Quinn calls IL gaming bill "excessive" but leaves door open
The measure, which was passed by both houses of the state legislature, provides for five new casinos, including one in downtown Chicago, the addition of slot machines to seven racetracks and the expansion of nine existing riverboats. All told, it could raise up to $1.5 billion in upfront licensing fees for the cash-strapped state and increase the number of gaming positions from 12,000 currently to 39,200.
“I have told the legislators over and over again the people of Illinois do not want an excessive gambling bill that’s top heavy, and I think I reflect the public sentiment on that,” Quinn said yesterday in a news conference, while restating his conditional support for the downtown casino. “In Chicago, I have said I can see if it’s properly done, an opportunity for a gambling casino. But once the General Assembly got this subject, both House and Senate, it got more and more top heavy.”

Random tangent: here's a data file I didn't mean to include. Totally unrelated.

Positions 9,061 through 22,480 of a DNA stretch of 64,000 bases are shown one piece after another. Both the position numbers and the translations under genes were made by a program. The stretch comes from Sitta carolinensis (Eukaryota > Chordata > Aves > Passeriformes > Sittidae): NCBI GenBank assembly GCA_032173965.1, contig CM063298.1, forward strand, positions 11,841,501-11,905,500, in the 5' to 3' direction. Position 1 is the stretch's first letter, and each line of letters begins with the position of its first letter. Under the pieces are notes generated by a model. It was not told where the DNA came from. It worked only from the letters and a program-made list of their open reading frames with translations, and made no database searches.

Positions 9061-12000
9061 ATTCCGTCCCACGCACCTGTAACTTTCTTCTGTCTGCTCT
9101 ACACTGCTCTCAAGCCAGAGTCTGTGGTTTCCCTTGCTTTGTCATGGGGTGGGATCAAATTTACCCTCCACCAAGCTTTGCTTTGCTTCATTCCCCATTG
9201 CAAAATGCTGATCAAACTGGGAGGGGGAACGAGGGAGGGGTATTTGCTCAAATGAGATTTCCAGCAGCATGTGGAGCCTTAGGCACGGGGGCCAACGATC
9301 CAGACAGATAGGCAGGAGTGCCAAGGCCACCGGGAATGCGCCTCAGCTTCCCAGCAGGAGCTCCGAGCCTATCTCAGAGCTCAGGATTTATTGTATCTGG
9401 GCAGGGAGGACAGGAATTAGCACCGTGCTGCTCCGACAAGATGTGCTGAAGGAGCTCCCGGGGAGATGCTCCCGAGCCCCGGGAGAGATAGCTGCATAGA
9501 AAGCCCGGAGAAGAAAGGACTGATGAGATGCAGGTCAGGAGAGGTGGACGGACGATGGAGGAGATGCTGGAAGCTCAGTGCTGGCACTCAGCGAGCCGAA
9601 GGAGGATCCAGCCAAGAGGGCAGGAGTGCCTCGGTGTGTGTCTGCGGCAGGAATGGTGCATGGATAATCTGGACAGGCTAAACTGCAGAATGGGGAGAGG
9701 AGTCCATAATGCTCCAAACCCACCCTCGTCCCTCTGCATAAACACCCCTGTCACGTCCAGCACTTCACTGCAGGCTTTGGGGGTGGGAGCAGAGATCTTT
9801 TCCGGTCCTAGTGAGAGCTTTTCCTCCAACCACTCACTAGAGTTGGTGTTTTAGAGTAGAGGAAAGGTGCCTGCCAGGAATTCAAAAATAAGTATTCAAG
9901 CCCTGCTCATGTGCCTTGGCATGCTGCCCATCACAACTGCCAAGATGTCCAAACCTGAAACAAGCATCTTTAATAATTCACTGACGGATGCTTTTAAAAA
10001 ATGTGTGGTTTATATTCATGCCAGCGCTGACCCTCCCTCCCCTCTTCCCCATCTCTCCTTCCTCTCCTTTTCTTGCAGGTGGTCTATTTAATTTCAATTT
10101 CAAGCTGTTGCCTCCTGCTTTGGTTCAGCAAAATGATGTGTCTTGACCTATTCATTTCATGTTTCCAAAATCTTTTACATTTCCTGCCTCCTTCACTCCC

The bill is also opposed by the Illinois Casino Gaming Association, whose executive director, Tom Swoik, told the Chicago Sun-Times that, “going from 12,000 gaming positions to 39,000 doesn’t make a lot of sense,” seeing that statewide casino revenues have declined 32 percent in the last three years. He estimates that passage of the measure as is would result in additional declines of 20 to 30 percent.
Quinn could use amendatory veto powers to change the bill, but first, the Illinois Senate must consider a motion filed by Senate President John Cullerton (D-Chicago) to reconsider the vote. The Senate adjourned last week without addressing the motion.